As the climate crisis escalates, Horizon 2020 helped scientists understand it better. A tenth of publications cited by the UN’s Intergovernmental Panel on Climate Change come from Horizon 2020 and FP7 funded projects.

The programme also made headway in turning knowledge into innovation and delivering green tech, including advancements in hydrogen fuels and clean aviation. 

But it didn’t put as much money into climate-related R&I as expected. The final number was 32%, just below the promised 35% of its €75.6 billion investment. Learning from this, the Commission is likely to push for better project alignment to ensure Horizon Europe reaches the 35% target.

Health was another big topic for Horizon 2020. The programme rapidly responded to Ebola and Zika epidemics, and in its last year, showed even greater speed and flexibility when the COVID-19 pandemic broke out, setting up dedicated calls and initiatives as part of a €1 billion pledge for coronavirus research.

Horizon 2020 also fed into long-term health priorities, in particular supporting projects that gave a deeper understanding of rare diseases and therapies and contributing to personalised medicine.

But the real-world impact of these achievements is hard to measure. Research can take years to deliver societal impact, making it difficult to measure progress. Plus, the review found Horizon 2020 impact monitoring used weak indicators and was too narrow in scope. This is another shortcoming the Commission hopes to remedy in Horizon Europe.


The evaluation highlights the need for the programme to be further simplified, and this still applies today. Recently, The European Commissioner for research and innovation, Iliana Ivanova, said that there will be further simplification across all three pillars of the current Horizon Europe programme in the coming years.

Horizon 2020 did improve on its predecessor in this respect. The average time to go from submitting a grant application to an award fell from 313 days in FP7 to 187 days during Horizon 2020. Measures such as the use of electronic signatures and an annotated model grant agreement were cited as helping here.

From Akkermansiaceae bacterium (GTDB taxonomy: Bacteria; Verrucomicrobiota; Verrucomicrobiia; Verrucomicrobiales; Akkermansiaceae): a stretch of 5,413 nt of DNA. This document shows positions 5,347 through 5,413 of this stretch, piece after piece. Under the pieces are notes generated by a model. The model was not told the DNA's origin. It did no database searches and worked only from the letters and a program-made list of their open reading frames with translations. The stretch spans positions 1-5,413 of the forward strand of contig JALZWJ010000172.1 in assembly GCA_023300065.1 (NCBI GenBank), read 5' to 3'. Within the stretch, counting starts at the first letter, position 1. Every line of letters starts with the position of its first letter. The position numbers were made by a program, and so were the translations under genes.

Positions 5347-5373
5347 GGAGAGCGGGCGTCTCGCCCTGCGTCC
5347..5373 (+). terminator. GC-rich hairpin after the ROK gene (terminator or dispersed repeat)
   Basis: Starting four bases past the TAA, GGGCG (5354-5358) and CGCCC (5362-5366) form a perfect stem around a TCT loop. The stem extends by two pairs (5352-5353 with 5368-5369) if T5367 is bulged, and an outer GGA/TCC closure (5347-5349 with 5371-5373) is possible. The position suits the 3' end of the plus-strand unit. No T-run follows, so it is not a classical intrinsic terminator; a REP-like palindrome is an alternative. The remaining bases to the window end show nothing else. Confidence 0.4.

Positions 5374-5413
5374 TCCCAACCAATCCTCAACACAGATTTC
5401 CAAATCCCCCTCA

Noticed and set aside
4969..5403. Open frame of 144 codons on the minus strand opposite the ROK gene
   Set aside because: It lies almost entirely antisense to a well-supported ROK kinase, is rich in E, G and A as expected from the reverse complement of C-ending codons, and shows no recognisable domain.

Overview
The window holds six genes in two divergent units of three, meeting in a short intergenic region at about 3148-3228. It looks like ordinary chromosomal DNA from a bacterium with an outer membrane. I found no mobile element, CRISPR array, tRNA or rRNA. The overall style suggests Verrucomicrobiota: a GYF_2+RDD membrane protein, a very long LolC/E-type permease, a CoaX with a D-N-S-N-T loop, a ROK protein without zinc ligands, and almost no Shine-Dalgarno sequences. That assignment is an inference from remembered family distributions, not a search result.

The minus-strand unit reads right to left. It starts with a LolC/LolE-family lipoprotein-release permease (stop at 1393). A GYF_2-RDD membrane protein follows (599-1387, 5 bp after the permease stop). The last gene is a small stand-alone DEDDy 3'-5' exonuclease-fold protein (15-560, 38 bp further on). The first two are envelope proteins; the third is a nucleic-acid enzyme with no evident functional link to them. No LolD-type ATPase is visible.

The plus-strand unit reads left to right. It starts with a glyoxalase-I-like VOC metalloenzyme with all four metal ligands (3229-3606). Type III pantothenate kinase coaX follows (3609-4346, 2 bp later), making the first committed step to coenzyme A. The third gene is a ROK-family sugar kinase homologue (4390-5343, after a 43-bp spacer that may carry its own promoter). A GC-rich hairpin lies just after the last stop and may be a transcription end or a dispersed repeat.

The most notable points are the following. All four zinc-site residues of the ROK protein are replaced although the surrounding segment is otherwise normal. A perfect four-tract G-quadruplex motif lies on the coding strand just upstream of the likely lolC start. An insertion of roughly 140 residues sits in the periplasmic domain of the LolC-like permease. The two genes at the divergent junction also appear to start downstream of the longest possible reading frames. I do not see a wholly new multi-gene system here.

Horizon 2020 also saw a pilot test of lump-sum funding, an alternative to cost reporting in which a project is given an up-front budget based on an estimation of its costs. Lump-sum funding is being more widely deployed under Horizon Europe and the report supports that move.

But speeding up grant application processes comes with its risks. The evaluation found that the error rate in expenditure reporting during projects was still too high and warned that “further tightening the time-to-grant target might not be necessary as it could inadvertently increase financial error risks”.

Could do better

Two areas highlighted as in need of improvement are the gender balance and the efforts to close Europe’s east-west research and innovation gap.

The number of women on proposal evaluation panels was 42%, above the 40% target, but women accounted for 43% of those on scientific advisory panels, below the 50% target. The number of female researchers participating in projects was just 23%.

Horizon 2020 was the first framework programme to include Widening measures designed to help countries lagging behind on research and innovation performance. The report found 28% of the highly cited publications produced by institutions in Widening countries could be linked back to Widening measures. Stakeholders widely praised the tools such as Twinning, Teaming and ERA Chairs as being beneficial.

But Widening countries only won 8% of the total EU contribution, just a slight increase from FP7. Institutions from these countries represented 12.3% of Horizon 2020 participants, up 1.3% from FP7.

Around half of the initial €816 million set aside for Widening measures went to institutions in just four countries, Portugal, Cyprus, Poland and Estonia.

Commissioner Ivanova noted recently that the issues for Widening countries highlighted in the report, such as limited capacity to manage international research and innovation projects, brain drain, weak national support systems and a lack of easily available funding alternatives, “still persist”.

One positive was Horizon 2020’s push for greater open access to research papers, which became a general requirement under the programme. The evaluation found that 82% of publications were freely available online.

Editor's note: This article was updated 31 January to include clarification from the European Commission.